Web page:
French global telecommunications equipment company.

Alcatel-Lucent S.A. was a French global telecommunications equipment company, headquartered in Boulogne-Billancourt, France. It was formed in 2006 by the merger of France-based Alcatel and U.S.-based Lucent, the latter being the successor of AT&T's Western Electric.

On 3 November 2016, Nokia completed the acquisition of the company, and it was merged into their Nokia Networks division. Bell Labs was still maintained as an independent subsidiary of Nokia. The Alcatel-Lucent brand has been replaced by Nokia, but it still survives under Alcatel-Lucent Enterprise (ALE), the enterprise division of Alcatel-Lucent that was sold to China Huaxin in 2014.

Alcatel-Lucent was formed when Alcatel (originally short for the Société Alsacienne de Constructions Atomiques, de Télécommunications et d'Électronique, a small company in Mulhouse absorbed by CGE in 1966) merged with Lucent Technologies on 1 December 2006. However, the predecessors of the company have been a part of the telecommunications industry since the late 19th century. The company has roots in two early telecommunications companies: La Compagnie Générale d'Electricité (CGE) and the Western Electric Manufacturing Company.

Western Electric began in 1869 when Elisha Gray and Enos N. Barton started a manufacturing firm based in Cleveland, Ohio, US. By 1880, the company had relocated to Chicago, Illinois, and become the largest electrical manufacturing company in the United States. In 1881, the American Bell Telephone Company, founded by Alexander Graham Bell and forerunner of American Telephone & Telegraph (AT&T), purchased a controlling interest in Western Electric and made it the exclusive developer and manufacturer of equipment for the Bell telephone companies.

CGE was formed in 1898 by French engineer Pierre Azaria in the Alsace region of what was then Germany and was a conglomerate involved in industries such as electricity, transportation, electronics, and telecommunications. CGE would become a leader in digital communications and would also be known for building the TGV (train à grande vitesse) high-speed trains in France.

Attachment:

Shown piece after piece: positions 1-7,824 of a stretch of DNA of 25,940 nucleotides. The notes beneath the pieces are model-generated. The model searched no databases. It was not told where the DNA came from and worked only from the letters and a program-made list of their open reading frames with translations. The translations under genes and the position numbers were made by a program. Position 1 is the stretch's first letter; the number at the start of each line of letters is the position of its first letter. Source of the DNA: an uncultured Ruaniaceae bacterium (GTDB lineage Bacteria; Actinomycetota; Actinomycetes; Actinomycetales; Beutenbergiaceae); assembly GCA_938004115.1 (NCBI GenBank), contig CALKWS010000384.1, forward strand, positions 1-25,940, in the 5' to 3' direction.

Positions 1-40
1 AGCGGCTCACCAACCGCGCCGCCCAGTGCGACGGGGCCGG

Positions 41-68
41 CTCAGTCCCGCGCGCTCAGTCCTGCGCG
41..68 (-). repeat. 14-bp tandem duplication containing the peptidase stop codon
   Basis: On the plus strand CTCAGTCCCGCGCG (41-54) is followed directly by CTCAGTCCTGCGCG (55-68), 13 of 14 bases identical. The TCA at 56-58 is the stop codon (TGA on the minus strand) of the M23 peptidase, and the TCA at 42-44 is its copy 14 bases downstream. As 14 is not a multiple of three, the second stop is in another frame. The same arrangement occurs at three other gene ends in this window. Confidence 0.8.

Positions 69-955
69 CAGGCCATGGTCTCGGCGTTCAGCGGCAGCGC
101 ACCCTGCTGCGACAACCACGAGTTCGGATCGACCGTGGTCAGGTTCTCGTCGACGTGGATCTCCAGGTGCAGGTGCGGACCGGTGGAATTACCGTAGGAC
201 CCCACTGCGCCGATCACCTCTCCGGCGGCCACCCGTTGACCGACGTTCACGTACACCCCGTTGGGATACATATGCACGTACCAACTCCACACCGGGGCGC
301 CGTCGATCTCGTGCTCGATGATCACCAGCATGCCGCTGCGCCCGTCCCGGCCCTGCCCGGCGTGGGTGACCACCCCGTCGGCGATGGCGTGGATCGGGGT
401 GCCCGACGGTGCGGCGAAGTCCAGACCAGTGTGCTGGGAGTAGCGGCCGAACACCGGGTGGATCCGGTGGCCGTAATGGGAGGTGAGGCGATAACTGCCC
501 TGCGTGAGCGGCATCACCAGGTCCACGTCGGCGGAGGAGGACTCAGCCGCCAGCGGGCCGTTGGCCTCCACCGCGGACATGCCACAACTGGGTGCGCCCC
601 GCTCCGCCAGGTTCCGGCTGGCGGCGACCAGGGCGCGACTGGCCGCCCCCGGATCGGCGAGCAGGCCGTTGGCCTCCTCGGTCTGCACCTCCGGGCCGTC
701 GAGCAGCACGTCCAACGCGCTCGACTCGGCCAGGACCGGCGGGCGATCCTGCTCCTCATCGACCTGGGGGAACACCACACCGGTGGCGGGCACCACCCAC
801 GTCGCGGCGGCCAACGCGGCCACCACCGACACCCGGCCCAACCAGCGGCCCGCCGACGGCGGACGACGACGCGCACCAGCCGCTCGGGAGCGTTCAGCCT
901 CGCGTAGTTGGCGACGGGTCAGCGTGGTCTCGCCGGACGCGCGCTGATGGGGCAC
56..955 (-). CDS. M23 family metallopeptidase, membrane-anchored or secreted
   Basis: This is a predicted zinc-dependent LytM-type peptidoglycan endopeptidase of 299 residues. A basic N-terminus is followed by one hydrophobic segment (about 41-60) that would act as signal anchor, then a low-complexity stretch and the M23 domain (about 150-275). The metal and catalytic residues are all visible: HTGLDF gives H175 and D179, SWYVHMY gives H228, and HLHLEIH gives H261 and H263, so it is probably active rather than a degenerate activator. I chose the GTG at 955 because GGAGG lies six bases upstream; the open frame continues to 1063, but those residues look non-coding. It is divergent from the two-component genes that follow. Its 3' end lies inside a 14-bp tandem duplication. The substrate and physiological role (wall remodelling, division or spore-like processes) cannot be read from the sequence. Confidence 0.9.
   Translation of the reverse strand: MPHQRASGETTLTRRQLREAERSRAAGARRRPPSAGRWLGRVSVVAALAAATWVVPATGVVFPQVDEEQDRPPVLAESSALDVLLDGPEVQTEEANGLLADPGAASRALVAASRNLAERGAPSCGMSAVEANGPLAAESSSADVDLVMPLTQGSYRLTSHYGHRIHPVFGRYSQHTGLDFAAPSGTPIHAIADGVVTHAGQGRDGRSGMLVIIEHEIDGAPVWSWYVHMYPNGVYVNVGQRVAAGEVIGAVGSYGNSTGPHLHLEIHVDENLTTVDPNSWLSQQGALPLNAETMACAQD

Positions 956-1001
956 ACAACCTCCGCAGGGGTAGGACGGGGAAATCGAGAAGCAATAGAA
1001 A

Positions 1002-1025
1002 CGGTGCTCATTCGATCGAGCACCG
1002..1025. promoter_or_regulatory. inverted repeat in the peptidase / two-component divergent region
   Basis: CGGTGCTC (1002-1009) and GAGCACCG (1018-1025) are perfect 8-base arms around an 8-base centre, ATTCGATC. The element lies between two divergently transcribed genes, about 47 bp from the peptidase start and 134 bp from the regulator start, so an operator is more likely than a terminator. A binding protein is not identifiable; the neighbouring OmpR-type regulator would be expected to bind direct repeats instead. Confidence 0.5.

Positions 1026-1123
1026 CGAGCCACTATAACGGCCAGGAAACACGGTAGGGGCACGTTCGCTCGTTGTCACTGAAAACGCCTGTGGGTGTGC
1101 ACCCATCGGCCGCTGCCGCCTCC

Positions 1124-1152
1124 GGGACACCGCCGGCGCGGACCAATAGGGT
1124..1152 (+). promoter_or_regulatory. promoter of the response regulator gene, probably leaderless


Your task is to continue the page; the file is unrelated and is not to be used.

Bell Telephone Laboratories was created in 1925 from the consolidation of the R&D organizations of Western Electric and AT&T. Bell Labs would make significant scientific advances including the transistor, the laser, the solar cell, the |digital signal| processor chip, the Unix operating system and the cellular concept of mobile telephone service. Bell Labs researchers have won 7 Nobel Prizes.

Also in 1925, Western Electric sold its International Western Electric Company subsidiary to ITT Corporation. CGE purchased the telecommunications part of ITT in the mid-1980s.

AT&T re-entered the European telecommunications market in 1984 following the Bell System divestiture. Philips promoted the venture in part because its PRX public switching technology was aging and it sought a partner to help fund the development costs of digital switching. The joint company used the existing manufacturing and development facilities in The Hague, Hilversum, Brussels, and Malmesbury as well as its U.S. resources to adapt the 5ESS system to the European market. The joint venture company AT&T & Philips Telecommunications BV doubled annual turnover between 1984 and 1987, winning major switching and transmission contracts, mainly in the effectively captive Netherlands market. In 1987, AT&T increased its holding to 60% and in 1990 it purchased the remainder of Philips' holding.

In 1998, Alcatel Alsthom shifted its focus to the telecommunications industry, spinning off its Alsthom activities and changing the company's name to Alcatel. AT&T spun off Lucent Technologies in April 1996 with an initial public offering (IPO).

In April 2004, TCL Corporation and Alcatel announced the creation of a mobile phone manufacturing joint venture: Alcatel Mobile Phones. A year later Alcatel sold its share in the joint venture but licensed the Alcatel brand name to TCL, which continues to this day under Nokia.